The most recent statewide test results and graduation data are in, and Northland schools fare well in the Missouri Department of Elementary and Secondary Education’s Annual Performance Reports for local schools.

“I think they were kind of tired of schools comparing themselves to one another,” Smithville School District Assistant Superintendent of Academic Services Michelle Kratofil said as she explained the grading system is different this year than in years past.

Instead of providing an actual percent of points earned, for the first time DESE provided a general range of achievement scale that landed subjects and categories on a color-coded bar with four areas of expectation: floor, approaching, on track, and target/exceeding.

Scores were provided for regular and subgroup categories of English language arts and math, ACT scores, college and career readiness, attendance and graduation rates. Subgroup categories separate groups of diversity including but not limited to students with individual learning plans from the collective whole.

Data included below is only part of the picture, as science data will not be added to the total APR for districts until late November.


Overall test rankings put Kearney in the top 10% of the state in nine of 15 tests.

As far as ELA, Communications Specialist for Kearney School District Sonja Love-Dewey said students tested at the top of the district’s peer group of similar schools and schools in the area. Kearney also ranked in the top 13% of the state overall and the top 10% of the state in seven of eight tests given.

Lowest marks for the district were in ELA subgroups, which ranked on the floor, and in math subgroups, which ranked on track.

“Several years ago, the school district felt it needed to make improvements in mathematics instruction,” Love said. “Math has become the focus of the district’s thematic goal and staff have dedicated extensive professional development time on math instruction.”

The district ranked at the top of its peer group in math for grades six and seven and in the top 5% in the state. Additionally, math scores exceeded the state average by 30% in the same grades.

Kearney students’ average ACT score is 22.9, compared to the state average of 20.8, and improved from 21.7 during the 2018-19 school year.

Kearney continues to rank high in college and career readiness. Ranking at 97.7%, Kearney is at the top of its peer group when it comes to post-graduate success. The district also claimed exceeding marks in attendance and graduation rates.


Continued efforts by Liberty Public Schools on providing a quality graduate profile for students focusing on cultural, personal, academic, professional and entrepreneurial skills were affirmed by DESE’s APR released in mid-October, an LPS press release states.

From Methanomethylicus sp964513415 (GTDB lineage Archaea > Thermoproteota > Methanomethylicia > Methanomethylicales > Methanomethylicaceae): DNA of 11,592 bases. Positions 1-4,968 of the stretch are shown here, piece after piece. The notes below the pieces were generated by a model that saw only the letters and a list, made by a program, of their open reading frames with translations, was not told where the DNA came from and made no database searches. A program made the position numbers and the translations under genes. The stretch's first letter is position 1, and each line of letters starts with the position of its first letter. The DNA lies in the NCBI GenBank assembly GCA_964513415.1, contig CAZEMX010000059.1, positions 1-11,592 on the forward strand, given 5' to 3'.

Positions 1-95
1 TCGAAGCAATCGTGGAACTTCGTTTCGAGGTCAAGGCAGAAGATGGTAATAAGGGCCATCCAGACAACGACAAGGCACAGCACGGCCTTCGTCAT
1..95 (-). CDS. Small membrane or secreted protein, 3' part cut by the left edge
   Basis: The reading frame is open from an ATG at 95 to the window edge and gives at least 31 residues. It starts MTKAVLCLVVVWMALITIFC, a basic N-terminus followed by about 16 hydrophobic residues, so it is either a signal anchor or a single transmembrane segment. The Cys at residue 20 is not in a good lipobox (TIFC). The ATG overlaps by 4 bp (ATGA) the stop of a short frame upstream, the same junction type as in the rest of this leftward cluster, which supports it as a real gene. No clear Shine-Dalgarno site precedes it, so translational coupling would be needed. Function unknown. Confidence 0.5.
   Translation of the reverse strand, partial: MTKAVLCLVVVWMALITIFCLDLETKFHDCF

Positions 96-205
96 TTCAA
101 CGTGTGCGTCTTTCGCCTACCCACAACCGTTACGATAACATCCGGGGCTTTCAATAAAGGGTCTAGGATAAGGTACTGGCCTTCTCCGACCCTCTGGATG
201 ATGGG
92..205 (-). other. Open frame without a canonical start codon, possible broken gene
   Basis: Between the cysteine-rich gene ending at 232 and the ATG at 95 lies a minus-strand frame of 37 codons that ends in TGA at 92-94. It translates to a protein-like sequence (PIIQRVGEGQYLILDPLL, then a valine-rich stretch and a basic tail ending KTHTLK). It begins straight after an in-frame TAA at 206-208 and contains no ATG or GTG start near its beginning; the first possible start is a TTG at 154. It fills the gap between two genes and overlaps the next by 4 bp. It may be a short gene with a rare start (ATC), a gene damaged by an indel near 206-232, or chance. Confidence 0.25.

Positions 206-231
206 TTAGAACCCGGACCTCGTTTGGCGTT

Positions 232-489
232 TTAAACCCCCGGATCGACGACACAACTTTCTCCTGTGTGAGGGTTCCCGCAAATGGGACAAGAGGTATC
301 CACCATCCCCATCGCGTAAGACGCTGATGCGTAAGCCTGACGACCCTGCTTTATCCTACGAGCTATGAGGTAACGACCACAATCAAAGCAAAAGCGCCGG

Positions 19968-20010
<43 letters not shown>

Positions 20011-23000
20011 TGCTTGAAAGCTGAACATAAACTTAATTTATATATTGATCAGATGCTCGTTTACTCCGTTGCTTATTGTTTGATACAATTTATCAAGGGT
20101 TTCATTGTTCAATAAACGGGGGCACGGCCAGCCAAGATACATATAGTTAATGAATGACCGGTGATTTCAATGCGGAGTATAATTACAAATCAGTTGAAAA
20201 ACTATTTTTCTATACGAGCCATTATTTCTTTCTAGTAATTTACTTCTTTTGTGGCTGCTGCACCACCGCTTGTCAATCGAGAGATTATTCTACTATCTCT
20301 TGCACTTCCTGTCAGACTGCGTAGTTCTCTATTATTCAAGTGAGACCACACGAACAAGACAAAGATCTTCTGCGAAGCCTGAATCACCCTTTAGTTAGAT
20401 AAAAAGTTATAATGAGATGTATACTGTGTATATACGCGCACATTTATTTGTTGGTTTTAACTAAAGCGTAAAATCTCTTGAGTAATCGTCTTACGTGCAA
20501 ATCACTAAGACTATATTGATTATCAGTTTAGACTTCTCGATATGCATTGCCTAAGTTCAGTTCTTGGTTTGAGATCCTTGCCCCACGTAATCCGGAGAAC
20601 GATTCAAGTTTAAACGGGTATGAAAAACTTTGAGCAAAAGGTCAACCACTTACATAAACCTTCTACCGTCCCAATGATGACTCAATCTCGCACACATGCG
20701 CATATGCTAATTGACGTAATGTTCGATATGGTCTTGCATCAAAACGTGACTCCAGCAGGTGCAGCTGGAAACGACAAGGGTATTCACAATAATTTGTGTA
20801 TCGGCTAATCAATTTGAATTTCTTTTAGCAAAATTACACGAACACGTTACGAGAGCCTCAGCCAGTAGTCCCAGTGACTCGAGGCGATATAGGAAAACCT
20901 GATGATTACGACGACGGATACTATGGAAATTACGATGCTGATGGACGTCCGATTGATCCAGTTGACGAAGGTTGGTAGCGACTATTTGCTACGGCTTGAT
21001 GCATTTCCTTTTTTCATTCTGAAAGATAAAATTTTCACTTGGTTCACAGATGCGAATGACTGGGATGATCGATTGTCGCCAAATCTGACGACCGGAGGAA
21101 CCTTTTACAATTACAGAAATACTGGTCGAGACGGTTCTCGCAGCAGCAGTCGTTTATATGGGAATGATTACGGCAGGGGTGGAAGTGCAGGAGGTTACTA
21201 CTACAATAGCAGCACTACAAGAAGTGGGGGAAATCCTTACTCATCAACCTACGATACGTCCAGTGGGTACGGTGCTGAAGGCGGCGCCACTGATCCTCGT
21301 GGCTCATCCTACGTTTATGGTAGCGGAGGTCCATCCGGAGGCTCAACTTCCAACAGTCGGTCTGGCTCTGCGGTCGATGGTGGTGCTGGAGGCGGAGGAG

“LPS received ‘target’ status, the highest possible, in college and career readiness, advanced placement, post-secondary placement, attendance and graduation rates,” the release continues.

The district also achieved 95.5% of students having a four-year graduation rate, the highest LPS has seen.

“Overall, this news is an affirmation of all of the hard work and support of our students, teachers, support staff, district families and community,” Superintendent Jeremy Tucker said. “We are pleased to see our students continue to thrive and leverage strengths, while also recognizing and addressing areas of needed growth.”

Growth was on the floor for Liberty Public Schools in individual students’ ELA and math categories in both regular and subgroup areas, while overall, both categories are seeing marks in the on-track range. This data is not uncommon for districts as large as LPS, professionals say, as growth is hard to achieve when a district is already doing well.

“We recognize the opportunity we have daily for our students to be successful,” Tucker said. “We continue to look for ways to equip our teachers with the necessary tools to help them succeed.”


As in the past, a press release begins, Smithville schools had many strengths and celebrations revealed in this year’s report.

In the area of academic achievement, based entirely on the end-of-year Missouri Assessment Program tests in ELA and math, the district demonstrated exceeding expected growth in individual student achievement, as a district and in subgroup categories. Additionally, the district’s three-year average of performance is on track.

According to the scorecard, Smithville schools continue to do better than in previous years with nearly all students achieving high levels in math and approaching high levels in ELA. Subgroups show over 5% growth in both categories, Kratofil added, as subgroups were targeted for improvement efforts based on last year’s scores.

“Both of these achievements are worthy of celebration,” Kratofil said. “We have been implementing a plan to improve instructional practices in both English language arts and mathematics for the past two years, and it is gratifying to see the hard work or our teachers, support staff, administrators and students reflected in our student achievement scores.”

In the categories of attendance, graduation rates and college and career readiness, Smithville exceeded expectations. College and career readiness include performance in college-level courses like Advanced Placement and dual credit classes, performance on postsecondary readiness assessments like ACT and Armed Services Vocational Aptitude Battery, performance on industry-recognized credentials for students participating in career technical education courses, and post-secondary placement of graduates in college, vocational training, military or workforce, the release concludes.

“This is really exciting information,” Kratofil said. “We made shifts in our instruction and this shows that it’s working.”

Northwest Editor Sean Roberts can be reached at or 389-6606.

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